The SNP Government has come under fire recently for having had to drop a number of key policy proposals, leaving the Scottish Parliament with little legislation to work on. The Criminal Justice and Licensing (Scotland) Bill, published today, will go some way to redressing that balance.
Many of the measures have been well trailed.
We are to have sentencing principles set out in statute, and a Sentencing Council to set out guidelines, which may also relate among other things to sentencing principles and purposes (it appears at first sight that these are to take precedence over the statutory list).
There are extensive provisions relating to community payback orders, for once appearing without the adjectives "tough new". These will take quite a long hard look to assess whether they are likely to live up to their promised effect.
A much briefer section implements the principle that sentences of less that six months should only be passed where the court considers that no other disposal is appropriate. However we can expect much debate to be generated by these few lines, obviously intended to run in conjunction with the payback proposals just mentioned. The Government is investing considerable political capital in the belief that there are better alternatives to prison; this could well be true but these will have to be well resourced if they are to work properly, and the timescale for implementation could be a lengthy one.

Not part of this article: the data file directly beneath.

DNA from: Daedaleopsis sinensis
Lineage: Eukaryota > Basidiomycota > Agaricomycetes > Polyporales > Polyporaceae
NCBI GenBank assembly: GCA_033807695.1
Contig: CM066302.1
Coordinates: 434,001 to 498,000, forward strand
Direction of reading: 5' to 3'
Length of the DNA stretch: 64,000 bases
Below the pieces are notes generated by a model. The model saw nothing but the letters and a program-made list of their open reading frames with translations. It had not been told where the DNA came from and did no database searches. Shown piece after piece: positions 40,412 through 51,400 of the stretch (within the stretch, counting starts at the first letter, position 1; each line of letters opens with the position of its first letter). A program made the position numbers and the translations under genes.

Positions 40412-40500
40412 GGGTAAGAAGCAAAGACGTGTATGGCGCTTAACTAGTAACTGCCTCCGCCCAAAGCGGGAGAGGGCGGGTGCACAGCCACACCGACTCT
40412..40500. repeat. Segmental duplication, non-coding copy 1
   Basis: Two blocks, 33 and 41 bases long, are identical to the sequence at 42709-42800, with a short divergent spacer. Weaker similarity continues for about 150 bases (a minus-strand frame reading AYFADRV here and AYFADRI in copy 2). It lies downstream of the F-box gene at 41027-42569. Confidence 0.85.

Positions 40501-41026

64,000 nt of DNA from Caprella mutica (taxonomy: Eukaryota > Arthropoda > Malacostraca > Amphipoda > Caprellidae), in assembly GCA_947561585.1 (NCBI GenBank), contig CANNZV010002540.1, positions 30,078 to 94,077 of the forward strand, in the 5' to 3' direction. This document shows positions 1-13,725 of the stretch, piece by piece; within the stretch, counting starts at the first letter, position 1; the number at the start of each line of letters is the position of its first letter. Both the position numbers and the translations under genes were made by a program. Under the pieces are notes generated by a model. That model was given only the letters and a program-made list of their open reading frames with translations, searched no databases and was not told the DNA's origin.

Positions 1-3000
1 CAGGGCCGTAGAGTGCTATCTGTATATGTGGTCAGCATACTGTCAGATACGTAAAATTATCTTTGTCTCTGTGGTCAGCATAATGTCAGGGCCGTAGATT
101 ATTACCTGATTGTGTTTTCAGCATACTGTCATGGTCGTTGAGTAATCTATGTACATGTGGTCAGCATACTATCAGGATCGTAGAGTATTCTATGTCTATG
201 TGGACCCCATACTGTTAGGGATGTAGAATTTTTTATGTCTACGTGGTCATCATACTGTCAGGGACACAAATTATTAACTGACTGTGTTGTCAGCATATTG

Other topics covered range from indecent images to serious and organised crime, from disclosure of evidence to Crown appeals against acquittals, and the bill itself can be found via this link to the Scottish Parliament website. It will keep MSPs busy for quite a while.
There is more on the licensing front, including the modified provisions for restricting sales to under-21s from off-licences. Having argued previously for a measure of local discretion, it is gratifying to see this principle adopted to an extent. But is there the correct focus of the proposed "detrimental impact statement" that a licensing board must make, relating it to sales to under-21s? Surely the problem is consumption rather than sale, and often by those too young to make a legal purchase. Unless the bill identifies the right target, it is likely to fail in its objective.